Sensei is Adobe’s neural network that synthesizes image edits from hundreds of thousands of photos to come up with better results than the previous incarnation of the Auto feature. (Sensei is also responsible for identifying objects and scenes in photos, so you can search for “car” and view all photos containing automobiles, even if you never tagged them as such using keywords.) And Auto works pretty darn well. If you’re a designer who needs to speed-edit a bunch of photos, Auto will get you 90 percent there. At the very least, it’s a good first crack that you can build upon using the adjustment controls.

Underneath, Lightroom CC uses the same non-destructive imaging engine shared by Adobe Camera Raw and Lightroom Classic CC, and the high-quality underpinnings of Photoshop.

Thunder Overhead

This approach won’t work for everyone, I’ll admit, and there are a few dark clouds to keep in mind.

  • Lightroom CC isn’t yet supported under Creative Cloud for Teams or Enterprise. That limits what you can do if your studio already has a Teams or Enterprise license. Adobe’s only comment on this front is to note that support is coming, but it has offered no other specifics.
  • For individuals, you can use Lightroom CC on just two computers at a time. That makes it more difficult for teams to share resources. One option is to store the photos in Lightroom CC using an Adobe ID that everyone has access to, and access and download images using Lightroom on the Web at
  • Although you can open Lightroom images from within Photoshop, editing them doesn’t round-trip the edits back to Lightroom. When you start in Lightroom CC or Classic CC and edit a photo in Photoshop, the adjustments you make are saved to a new version of the image and stored with its original when you save the file. However, when you start in Photoshop—by opening the image via the Start workspace—saving the file prompts you to specify a location for the new version, and doesn’t include that in the Lightroom library.
  • For some reason, the Start workspace appears only when nothing else is open; you can’t manually make it appear. So, if you want to go back to the Lightroom well for another image, you need to do it by starting in Lightroom CC and choosing to edit the photo in Photoshop.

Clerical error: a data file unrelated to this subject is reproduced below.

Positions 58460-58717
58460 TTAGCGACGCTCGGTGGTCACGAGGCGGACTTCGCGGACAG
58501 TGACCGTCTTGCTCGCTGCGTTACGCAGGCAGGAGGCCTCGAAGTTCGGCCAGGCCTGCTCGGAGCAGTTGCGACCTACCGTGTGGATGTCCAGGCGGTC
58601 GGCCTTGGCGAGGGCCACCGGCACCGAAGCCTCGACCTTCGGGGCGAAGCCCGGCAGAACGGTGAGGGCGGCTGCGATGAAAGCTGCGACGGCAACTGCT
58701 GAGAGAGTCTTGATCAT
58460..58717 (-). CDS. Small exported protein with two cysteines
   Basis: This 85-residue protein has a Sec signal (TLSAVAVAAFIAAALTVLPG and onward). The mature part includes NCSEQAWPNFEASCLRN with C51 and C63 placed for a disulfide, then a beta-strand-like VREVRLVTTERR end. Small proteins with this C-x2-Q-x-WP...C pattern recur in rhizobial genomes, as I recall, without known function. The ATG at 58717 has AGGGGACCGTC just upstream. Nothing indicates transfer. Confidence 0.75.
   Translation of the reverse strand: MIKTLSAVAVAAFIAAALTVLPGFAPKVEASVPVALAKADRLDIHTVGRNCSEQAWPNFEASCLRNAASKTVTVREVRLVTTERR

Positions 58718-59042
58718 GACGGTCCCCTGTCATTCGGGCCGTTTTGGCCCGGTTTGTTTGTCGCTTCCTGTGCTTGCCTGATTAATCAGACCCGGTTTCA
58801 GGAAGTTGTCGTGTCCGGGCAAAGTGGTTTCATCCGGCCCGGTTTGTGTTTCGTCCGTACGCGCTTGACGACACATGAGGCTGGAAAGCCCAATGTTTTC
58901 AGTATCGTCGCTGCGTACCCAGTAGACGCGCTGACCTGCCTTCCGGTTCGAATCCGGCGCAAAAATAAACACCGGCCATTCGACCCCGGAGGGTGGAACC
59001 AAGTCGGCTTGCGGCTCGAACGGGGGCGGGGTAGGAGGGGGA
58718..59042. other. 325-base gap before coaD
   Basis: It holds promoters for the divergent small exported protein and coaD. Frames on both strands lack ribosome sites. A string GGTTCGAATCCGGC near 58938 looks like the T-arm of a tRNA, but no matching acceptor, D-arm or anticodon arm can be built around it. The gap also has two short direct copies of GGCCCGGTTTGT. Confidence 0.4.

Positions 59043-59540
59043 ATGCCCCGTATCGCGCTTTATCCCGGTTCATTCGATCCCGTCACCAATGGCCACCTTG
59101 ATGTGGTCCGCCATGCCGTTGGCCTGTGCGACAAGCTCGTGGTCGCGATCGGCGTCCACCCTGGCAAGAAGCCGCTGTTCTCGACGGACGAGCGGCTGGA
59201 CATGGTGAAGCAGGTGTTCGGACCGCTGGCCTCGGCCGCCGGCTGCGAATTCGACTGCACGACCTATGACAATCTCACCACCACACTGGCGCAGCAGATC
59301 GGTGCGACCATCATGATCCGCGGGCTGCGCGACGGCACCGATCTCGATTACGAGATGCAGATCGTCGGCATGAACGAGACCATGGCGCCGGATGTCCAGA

The Right Tool for the Job

It would be great to know everything about every Adobe product, but if you’re a designer juggling lots of projects, you may not have time to do a deep dive into the depths of Lightroom Classic CC. The straightforward approach of the new Lightroom CC, especially in terms of having all your photos accessible via Creative Cloud, can be the complementary tool that saves time and makes working with photos in your projects easier.

Special Deal

For a limited time, order Jeff Carlson’s ebook Take Control of Lightroom CC for 25 percent off any order—that also includes any Take Control book—using the coupon code CPN60234137CPRO. Or, simply order the book directly and get the discount. This offer is good through the end of February, 2018.

Posted on: December 27, 2017

Jeff Carlson

Author and photographer Jeff Carlson (@jeffcarlson, is a columnist for the Seattle Times, a contributing editor at TidBITS, and writes for publications such as Macworld and DPReview. He is the author of the books Take Control of Lightroom CC, Take Control of Your Digital Photos, and many other books and articles. He believes there's never enough coffee, and does his best to test that theory. Visit him at

1 Comment on Lightroom CC for Designers

  1. Jeff, thank you for posting. Can I take this article to my design/mobile app developer blog? pls massage me and tell about repost opportunity. Thank you.